I went back to the office and dealt with various random loose ends for the rest of the afternoon.

On the way home from work I noticed I was feeling a mild but undeniable surge of energy, a slightly manic edge to everything. As crazy as it seems I’ve noticed these surges seem to reliably coalesce around the solstices and equinoxes.

It struck me that I think of my blog as a journal but I don’t really write that way here, and I wondered if I shouldn’t give it a try.

The new neighbor girls across the street have been running around barefoot, and they both managed to cut their feet. Xy gave them first aid. They said their parents were asleep. I urged them to wear shoes.

For dinner we had artichokes and grilled ribs. Persephone is continuing to take more and more steps. I decided today that she has finally passed some indistinct threshold and we might as well say she’s walking.

Xy had a lot of work to do, so I bathed the girl and put her to bed. Once she was asleep I shaved my beard and head to mark the impending vernal equinox, which is tomorrow morning at 6:44 AM. I decided I’m bring the mohawk back. Not the fauxhawk, mind you. I’m talking about the real deal. Pictures tomorrow if I can manage it.

Published inJournal


  1. Garvey Garvey

    B, can you point to any peer-review, published studies on media bias at Fox, or is this simply taken as a leftist article of faith?

    Sometimes bad reporting is just bad reporting.

  2. Aw hell, Garvey, I just put the Fox News reference in there to bait you. It worked!

    But seriously, I don’t feel I need a peer-reviewed study to confirm that Fox News has a conservative bias. I can also spot rampant Democratic boosterism on MSNBC. Can’t you? I see headlines everyday and at a glance it’s easy to compare and see the different spin from different organizations.

    If you look around, I think you’ll find any number of respectable studies that bear this out. For example, from our alma mater, consider Mike Conway’s study: Villains, Victims, and the Virtuous in the “No-Spin Zone” published in Journalism Studies, Vol. 8, No 2, 2007.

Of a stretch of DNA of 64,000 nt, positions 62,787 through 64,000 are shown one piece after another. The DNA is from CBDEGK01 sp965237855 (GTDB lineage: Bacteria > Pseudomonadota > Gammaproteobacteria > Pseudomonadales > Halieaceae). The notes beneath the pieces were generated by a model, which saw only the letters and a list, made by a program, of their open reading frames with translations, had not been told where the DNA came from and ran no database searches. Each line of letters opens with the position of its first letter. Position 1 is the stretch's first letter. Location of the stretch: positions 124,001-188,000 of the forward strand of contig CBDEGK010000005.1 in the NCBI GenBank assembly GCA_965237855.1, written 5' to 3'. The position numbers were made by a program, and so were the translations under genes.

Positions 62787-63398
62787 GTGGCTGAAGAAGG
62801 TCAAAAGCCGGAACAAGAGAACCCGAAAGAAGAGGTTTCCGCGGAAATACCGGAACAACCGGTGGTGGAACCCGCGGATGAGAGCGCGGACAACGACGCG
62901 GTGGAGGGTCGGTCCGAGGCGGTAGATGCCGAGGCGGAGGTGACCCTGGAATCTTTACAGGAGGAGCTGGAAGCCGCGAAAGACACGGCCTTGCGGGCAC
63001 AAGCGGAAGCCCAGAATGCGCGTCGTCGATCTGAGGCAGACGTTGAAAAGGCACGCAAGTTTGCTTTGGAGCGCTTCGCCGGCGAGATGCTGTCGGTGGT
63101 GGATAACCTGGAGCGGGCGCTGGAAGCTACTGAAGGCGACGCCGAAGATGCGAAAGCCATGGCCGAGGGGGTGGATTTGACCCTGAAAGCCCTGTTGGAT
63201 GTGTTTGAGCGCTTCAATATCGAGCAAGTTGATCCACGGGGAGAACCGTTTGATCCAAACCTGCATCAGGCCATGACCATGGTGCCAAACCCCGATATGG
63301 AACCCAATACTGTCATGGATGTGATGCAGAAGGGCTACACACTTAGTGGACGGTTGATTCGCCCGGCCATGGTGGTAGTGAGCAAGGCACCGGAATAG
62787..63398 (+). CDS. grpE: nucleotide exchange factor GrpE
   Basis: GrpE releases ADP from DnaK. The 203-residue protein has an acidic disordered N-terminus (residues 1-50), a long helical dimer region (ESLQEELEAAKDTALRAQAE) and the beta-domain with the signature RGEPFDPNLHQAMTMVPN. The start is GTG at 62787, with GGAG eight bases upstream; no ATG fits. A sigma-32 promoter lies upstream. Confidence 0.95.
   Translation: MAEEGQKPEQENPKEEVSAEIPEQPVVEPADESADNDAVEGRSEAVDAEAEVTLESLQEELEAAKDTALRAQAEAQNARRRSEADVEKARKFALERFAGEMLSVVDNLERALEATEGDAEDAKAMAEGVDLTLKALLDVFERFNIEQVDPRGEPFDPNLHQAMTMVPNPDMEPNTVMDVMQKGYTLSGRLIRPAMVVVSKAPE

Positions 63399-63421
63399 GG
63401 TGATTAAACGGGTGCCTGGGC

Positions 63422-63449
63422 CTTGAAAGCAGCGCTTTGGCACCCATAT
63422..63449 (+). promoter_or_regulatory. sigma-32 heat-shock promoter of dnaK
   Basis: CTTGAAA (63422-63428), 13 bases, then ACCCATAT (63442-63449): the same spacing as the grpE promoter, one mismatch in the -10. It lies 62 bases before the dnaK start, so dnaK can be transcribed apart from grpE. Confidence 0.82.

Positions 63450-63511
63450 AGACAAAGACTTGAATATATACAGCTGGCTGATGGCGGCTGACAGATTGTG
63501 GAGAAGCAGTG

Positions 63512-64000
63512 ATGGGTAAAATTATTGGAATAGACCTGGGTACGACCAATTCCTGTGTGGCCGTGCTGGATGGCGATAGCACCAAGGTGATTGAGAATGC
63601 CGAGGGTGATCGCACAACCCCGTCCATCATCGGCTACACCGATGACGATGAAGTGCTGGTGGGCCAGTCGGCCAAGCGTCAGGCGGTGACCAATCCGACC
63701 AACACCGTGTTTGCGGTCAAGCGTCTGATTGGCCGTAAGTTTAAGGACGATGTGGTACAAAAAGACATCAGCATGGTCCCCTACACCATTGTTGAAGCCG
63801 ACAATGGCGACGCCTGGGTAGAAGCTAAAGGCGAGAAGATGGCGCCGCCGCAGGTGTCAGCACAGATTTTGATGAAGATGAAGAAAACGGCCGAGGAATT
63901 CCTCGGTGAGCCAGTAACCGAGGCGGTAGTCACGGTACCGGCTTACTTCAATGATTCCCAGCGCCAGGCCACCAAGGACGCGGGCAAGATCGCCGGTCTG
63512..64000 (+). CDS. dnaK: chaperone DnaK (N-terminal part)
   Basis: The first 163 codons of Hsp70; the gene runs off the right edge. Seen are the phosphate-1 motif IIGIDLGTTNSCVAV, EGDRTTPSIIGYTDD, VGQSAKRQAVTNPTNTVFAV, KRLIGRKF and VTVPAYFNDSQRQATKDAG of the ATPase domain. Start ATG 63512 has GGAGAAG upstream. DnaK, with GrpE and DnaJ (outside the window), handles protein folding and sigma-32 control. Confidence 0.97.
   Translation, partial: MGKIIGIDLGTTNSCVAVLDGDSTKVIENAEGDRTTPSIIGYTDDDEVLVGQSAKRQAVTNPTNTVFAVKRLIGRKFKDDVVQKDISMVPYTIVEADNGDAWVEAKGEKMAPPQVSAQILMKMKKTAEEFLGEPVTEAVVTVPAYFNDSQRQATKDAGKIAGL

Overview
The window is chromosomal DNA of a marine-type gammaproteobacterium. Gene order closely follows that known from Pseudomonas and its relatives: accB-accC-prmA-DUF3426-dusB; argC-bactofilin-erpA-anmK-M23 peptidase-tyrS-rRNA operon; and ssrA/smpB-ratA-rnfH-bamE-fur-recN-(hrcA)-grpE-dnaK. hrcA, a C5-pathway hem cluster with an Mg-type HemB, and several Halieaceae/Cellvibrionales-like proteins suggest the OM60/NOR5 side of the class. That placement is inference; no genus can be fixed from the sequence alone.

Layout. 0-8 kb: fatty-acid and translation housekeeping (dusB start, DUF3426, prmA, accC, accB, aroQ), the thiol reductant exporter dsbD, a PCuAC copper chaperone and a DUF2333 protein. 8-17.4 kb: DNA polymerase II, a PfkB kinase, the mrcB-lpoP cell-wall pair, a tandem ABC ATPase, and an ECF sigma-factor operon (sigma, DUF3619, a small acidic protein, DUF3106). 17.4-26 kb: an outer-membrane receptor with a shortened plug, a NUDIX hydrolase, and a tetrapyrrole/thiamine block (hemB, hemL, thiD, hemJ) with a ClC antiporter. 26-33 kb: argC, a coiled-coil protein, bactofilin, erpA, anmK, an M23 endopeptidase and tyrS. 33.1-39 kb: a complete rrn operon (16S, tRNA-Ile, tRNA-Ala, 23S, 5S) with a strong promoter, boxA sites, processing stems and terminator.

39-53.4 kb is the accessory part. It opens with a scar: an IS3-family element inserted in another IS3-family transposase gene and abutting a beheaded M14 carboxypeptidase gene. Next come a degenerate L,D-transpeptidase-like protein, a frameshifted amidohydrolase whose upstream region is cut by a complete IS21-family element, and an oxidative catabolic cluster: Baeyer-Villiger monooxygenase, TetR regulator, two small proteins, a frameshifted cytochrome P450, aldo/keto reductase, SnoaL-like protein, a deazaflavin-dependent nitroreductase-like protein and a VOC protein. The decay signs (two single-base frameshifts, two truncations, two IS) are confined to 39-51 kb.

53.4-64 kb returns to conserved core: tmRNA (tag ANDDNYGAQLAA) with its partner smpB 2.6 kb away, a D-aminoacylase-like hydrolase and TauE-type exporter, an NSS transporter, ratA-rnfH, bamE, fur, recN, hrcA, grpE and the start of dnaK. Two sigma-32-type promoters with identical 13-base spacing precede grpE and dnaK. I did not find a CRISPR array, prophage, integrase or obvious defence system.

There are more. But it’s not my intention to debate this issue. I really did include the reference to Fox News with the thought that it would draw a response from you, Garvey. You’re very reliable!

  3. jamie jamie

    @ garvey

    below you’ll find a peer-reviewed article supporting your point, “Sometimes bad reporting is just bad reporting.” this u of maryland study found viewers of fox news have, on average, more inaccurate understandings of current events than the general population. that does NOT prove political bias. and if fox news is simply doing bad reporting, it’s good to know they’re consistent.

  4. Garvey Garvey

    I know you did, and I didn’t let you down. (Nor do I refute bias in all outlets–just jerkin’ yer chain.)

  5. Eric Paul Eric Paul

    I’m very sorry to hear of the passing of Olivia’s husband. I never met the man myself, but I’d always found her a remarkable person full of humor and joy. I remember when I played for her last year during the coming Christmas break and she wept at my piece “Last Laid to Rest”, it really touched me that she was so moved. I didn’t know then that her partner was in hospital. If you can send me her e-mail address (mine is I’d like to offer my condolences.